Joint Tortfeasor

Joint Tortfeasor

Two or more individuals with joint and several liability in a tort action for the same injury to the same person or property.

To be considered joint tortfeasors, the parties must act together in committing the wrong, or their acts, if independent of each other, must unite in causing a single injury. All who actively participate in the commission of a civil wrong are joint tortfeasors. Persons responsible for separate acts of Negligence that combine in causing an injury are joint tortfeasors. The plaintiff has the option of suing one or more of the tortfeasors, either individually or as a group.

If the plaintiff is awarded damages, each joint tortfeasor is responsible for paying a portion of the damages, based on the percentage of the injury caused by his or her negligent act. The defendant who pays more than his or her share of the damages, or who pays more than he or she is at fault for, may bring an action to recover from the other culpable defendants under the principle of contribution.

References in periodicals archive ?
Payne, Release of one joint tortfeasor as discharging liability of others under Uniform Contribution Among Tortfeasors Act and other statutes expressly governing effect of release, 6 A.
Editor's Note: Physicians should exercise due care whenever having any work done in their offices, lest a cause of action arise against them, whether as a joint tortfeasor or otherwise.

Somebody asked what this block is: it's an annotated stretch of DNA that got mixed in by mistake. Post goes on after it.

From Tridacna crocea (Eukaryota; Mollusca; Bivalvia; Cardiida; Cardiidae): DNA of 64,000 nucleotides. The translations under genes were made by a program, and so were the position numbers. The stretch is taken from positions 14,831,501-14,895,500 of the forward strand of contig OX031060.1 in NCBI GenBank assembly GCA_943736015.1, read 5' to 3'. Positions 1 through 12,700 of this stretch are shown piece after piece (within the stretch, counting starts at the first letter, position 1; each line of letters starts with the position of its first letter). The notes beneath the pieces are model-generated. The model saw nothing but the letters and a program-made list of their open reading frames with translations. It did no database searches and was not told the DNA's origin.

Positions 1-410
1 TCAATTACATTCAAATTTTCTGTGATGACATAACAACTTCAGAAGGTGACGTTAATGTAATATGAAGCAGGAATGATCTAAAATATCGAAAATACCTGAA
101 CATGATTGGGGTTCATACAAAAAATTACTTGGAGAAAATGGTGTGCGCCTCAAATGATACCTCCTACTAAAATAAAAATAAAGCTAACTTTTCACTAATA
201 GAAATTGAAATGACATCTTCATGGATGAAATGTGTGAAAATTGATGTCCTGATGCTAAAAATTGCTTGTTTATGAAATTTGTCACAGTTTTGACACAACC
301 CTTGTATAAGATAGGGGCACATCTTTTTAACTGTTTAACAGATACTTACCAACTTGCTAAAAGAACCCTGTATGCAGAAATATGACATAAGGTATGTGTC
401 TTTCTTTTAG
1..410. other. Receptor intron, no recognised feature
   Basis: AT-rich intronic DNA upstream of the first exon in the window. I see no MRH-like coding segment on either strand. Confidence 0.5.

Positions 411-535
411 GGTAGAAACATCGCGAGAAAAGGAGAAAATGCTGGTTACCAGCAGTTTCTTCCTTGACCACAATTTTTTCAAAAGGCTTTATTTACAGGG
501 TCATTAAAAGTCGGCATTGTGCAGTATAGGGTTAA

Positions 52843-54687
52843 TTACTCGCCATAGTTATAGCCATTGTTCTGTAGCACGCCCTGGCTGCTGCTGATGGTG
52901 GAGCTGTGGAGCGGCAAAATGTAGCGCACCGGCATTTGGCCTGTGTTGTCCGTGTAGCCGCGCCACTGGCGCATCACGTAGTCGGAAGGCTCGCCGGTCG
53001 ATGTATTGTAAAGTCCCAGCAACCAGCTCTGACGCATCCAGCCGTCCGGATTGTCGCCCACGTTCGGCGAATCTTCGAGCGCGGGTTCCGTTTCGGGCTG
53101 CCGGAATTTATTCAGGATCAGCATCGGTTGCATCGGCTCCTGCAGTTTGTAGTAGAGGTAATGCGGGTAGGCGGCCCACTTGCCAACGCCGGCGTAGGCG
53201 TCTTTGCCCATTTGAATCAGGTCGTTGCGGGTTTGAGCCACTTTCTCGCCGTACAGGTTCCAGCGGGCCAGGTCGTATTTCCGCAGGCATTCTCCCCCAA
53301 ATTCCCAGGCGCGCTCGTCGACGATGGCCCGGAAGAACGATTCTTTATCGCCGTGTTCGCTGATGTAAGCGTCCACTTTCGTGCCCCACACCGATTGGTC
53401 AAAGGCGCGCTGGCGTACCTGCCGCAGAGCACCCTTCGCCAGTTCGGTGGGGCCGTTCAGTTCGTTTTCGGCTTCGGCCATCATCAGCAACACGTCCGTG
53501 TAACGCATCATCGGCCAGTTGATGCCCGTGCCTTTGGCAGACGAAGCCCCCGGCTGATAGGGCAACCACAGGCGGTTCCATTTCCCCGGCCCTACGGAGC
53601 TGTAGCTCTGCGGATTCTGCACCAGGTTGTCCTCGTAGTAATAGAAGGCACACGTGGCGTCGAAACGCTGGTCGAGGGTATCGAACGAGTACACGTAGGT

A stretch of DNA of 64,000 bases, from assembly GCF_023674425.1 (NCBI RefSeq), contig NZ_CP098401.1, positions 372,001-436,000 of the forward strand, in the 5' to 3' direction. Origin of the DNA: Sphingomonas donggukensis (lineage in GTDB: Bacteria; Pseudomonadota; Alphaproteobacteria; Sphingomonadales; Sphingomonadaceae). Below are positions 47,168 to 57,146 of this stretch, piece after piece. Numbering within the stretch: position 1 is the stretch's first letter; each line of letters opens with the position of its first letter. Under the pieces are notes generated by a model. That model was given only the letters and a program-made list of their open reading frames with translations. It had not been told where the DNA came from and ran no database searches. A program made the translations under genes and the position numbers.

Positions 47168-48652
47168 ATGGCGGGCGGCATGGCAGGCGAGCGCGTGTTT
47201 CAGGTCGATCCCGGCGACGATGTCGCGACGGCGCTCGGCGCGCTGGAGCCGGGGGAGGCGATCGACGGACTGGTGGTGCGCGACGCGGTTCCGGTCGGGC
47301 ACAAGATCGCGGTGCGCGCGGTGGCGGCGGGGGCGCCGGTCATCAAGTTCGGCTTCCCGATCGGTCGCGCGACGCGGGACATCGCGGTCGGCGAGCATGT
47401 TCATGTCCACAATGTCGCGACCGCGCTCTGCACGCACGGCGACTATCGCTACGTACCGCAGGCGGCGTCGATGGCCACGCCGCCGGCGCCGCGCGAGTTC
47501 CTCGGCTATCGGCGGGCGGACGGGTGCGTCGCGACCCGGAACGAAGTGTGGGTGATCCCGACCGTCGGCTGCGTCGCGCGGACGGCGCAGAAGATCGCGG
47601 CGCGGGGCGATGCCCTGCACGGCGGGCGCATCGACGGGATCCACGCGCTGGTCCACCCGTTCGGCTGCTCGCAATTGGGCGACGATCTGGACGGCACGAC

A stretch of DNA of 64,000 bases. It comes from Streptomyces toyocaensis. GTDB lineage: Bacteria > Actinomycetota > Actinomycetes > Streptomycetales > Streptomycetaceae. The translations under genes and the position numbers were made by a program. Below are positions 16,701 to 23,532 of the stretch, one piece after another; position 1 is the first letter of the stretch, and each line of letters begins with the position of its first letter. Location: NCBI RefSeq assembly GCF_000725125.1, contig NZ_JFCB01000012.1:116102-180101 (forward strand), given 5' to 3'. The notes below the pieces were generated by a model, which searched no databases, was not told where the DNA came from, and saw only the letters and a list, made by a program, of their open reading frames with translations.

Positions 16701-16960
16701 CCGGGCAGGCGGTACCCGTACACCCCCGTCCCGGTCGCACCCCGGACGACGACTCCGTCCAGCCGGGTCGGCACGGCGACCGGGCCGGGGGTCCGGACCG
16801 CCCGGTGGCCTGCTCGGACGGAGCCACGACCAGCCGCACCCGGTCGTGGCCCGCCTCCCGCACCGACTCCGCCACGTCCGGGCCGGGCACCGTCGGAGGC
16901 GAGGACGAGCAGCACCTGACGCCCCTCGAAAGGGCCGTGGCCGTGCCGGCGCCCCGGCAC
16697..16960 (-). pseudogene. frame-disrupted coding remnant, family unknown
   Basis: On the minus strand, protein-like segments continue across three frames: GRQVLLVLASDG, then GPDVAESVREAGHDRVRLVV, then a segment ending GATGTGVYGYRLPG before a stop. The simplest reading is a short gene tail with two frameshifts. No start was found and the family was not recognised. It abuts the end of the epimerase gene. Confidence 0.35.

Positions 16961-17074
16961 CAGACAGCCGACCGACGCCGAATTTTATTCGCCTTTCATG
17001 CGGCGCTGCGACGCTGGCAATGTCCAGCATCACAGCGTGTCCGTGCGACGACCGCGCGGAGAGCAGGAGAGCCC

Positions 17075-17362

indicating that each joint tortfeasor is liable for plaintiffs entire
Instead, the court based its ruling on the conclusion that a tortfeasor who caused the initial accident was not a joint tortfeasor with the manufacturer who was being charged with enhancing an injury due to the crashworthiness defect.
Accordingly, while a joint tortfeasor jointly and severally liable for more than 50% of total liability may still be required to pay the entirety of a judgment, the joint tortfeasor that is assessed 50% or less of the total liability may only be required to pay damages toward satisfaction of a judgment for non-economic loss to the extent of its own equitable share.
Ralph Slovenko warned psychiatrists about increased legal liability as joint tortfeasors ("Are You a Joint Tortfeasor?
84) "Prior to the [enactment of Article 16,] a joint tortfeasor could be held liable for an entire judgment, regardless of the relative share of culpability.
Such joint tortfeasors understand their vulnerability, and they are likely to insist that every potential joint tortfeasor have insurance or sufficient assets to meet his or her responsibility.
Articles he has authored include: "Event Sponsorship Liability,"; "Federal Preemption and State Failure to Warn Claims,"; "The Admissibility at Trial of the Settlement of a Joint Tortfeasor,", "The Role of Defense Counsel in the Tripartite Relationship,", "The Collateral Effects of a Corporate Guilty Finding," presented at the Defense Research Institute (DRI) Drug & Medical Device seminar in Toronto, Canada in 1994, The Tripartite Relationship: A Guidebook for Defense Lawyers, 1995,"The Role of the Company Witness," 1999.
14) The court, however, specifically noted that it was not attempting to answer the question of whether an automobile manufacturer in a crashworthiness case is a joint tortfeasor with the person that causes the primary collision, or whether a defense of comparative negligence would be appropriate in such cases.
Maloney executed a joint tortfeasor release surrendering all claims "in any way connected with all medical professional health care services rendered by the .

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